DGMGRL> edit database prima set property logxptmode=sync;
Property "logxptmode" updated
DGMGRL> edit configuration set protection mode as maxavailability;
Succeeded.
DGMGRL> show configuration;

Configuration

  Name: mycon
  Enabled: YES
  Protection Mode: MaxAvailability
  Databases:
    prima - Primary database
    physt - Physical standby database

Fast-Start Failover: DISABLED

Current status for "mycon":
SUCCESS

Note: Our configuration is using Real Time Apply, which causes the standby recovery process to read directly from the standby logs, without waiting for them to be archived. This means that the redo is applied fairly soon after being received, reducing the “Apply Lag” to a very low value.


11g Active Data Guard
Active Data Guard is a brilliant new 11g feature, which allows a physical standby database to be opened “Read Only” as in past releases, but which then allows the media recovery process to be restarted. This allows SQL queries to be done whilst the standby database is applying redo, shipped from the primary!
To implement this, do the following:
DGMGRL > edit database physt set state=apply-off;
Succeeded.
SYS@physt > alter database open read only;
Database altered.
DGMGRL > edit database physt set state=apply-on;
Succeeded.

DML performed on your primary database is visible almost instantly on the physical standby due to the use of Real Time Apply discussed earlier.
Consequently, you can offload query only workloads from your primary database to your physical standby, thereby reducing the load on your primary database, while maintaining your disaster recovery capability!

11g Snapshot Standby Databases
Another very useful feature of 11g is the ability to convert your standby database into a test database, while the redo from the primary site is still received. After your testing is done, you can convert your test database back to a standby database. Although data protection and a disaster recovery capability are maintained when using a “Snapshot Standby”, a failover done while it exists, will most likely be slower, because it must be converted back to a “Physical Standby” and then all redo received from the primary whilst using the “Snapshot Standby”, must be applied before the failover is completed. If you wish to use this feature, then perhaps you should deploy two standby databases, one for DR and one for use as a “Snapshot Standby” as required.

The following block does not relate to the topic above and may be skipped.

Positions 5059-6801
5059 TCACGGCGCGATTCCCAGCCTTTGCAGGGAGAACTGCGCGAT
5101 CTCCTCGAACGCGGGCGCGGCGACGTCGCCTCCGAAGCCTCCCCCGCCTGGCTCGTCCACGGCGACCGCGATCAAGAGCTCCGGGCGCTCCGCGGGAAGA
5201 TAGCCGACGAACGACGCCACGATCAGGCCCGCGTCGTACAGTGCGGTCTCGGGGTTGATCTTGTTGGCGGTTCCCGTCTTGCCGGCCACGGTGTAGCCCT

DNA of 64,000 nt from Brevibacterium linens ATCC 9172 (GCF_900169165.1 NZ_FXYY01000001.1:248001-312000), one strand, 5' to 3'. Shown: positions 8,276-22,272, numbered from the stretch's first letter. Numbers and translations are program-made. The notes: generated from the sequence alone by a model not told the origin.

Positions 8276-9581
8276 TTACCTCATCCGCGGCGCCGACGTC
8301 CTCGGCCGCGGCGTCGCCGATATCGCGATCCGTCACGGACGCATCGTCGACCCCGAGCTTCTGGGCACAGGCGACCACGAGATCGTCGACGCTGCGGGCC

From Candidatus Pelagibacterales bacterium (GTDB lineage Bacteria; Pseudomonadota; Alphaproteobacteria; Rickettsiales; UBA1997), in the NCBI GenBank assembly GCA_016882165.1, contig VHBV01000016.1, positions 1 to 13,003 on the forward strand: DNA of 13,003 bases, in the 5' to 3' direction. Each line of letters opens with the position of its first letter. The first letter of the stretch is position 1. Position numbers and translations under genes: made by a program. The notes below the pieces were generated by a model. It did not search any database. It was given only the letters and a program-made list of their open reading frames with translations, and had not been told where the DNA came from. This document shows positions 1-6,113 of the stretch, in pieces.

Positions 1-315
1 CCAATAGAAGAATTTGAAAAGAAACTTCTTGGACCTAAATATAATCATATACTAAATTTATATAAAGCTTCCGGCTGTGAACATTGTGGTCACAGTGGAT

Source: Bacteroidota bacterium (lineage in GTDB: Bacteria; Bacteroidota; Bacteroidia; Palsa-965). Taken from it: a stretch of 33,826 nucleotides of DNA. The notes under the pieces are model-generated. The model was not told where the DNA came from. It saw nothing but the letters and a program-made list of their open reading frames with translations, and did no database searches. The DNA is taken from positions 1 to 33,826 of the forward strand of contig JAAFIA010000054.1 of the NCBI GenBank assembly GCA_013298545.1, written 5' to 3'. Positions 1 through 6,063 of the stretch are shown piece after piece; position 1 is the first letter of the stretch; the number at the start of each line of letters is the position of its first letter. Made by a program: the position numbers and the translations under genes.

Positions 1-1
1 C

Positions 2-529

Here is how it is done:
DGMGRL> startup force mount
DGMGRL > convert database physt to snapshot standby;
DGMGRL> show configuration;

Configuration

  Name: mycon
  Enabled: YES
  Protection Mode: MaxAvailability
  Databases:
    prima - Primary database
    physt - Snapshot standby database

Fast-Start Failover: DISABLED

Current status for "mycon":
SUCCESS

You have now converted your standby database into a test database. This feature is extremely useful when combined with the Real Application Testing features provided in the 11g which are beyond the scope of this article.

Note: Under the covers, the convert command enables flashback database if not already enabled. When converting back to a physical standby, the snapshot standby is flashed back to the point in time when the physical standby was originally converted. When testing is completed, you convert the snapshot standby database back to a physcial standby database.

Converting back to a standby is done as follows:
You may now decide to turn on Active Data Guard again as described above.

DGMGRL> convert database physt to physical standby;
Converting database "physt" to a Physical Standby database,
please wait...
Operation requires shutdown of instance "physt" on database
"physt"
Shutting down instance "physt"...
[…]
Operation requires startup of instance "physt" on database
"physt"
[…]
Continuing to convert database "physt" ...
Operation requires shutdown of instance "physt" on database
"physt"
[…]
Operation requires startup of instance "physt" on database
"physt"
Starting instance "physt"...
ORACLE instance started.
Database mounted.
Database "physt" converted successfully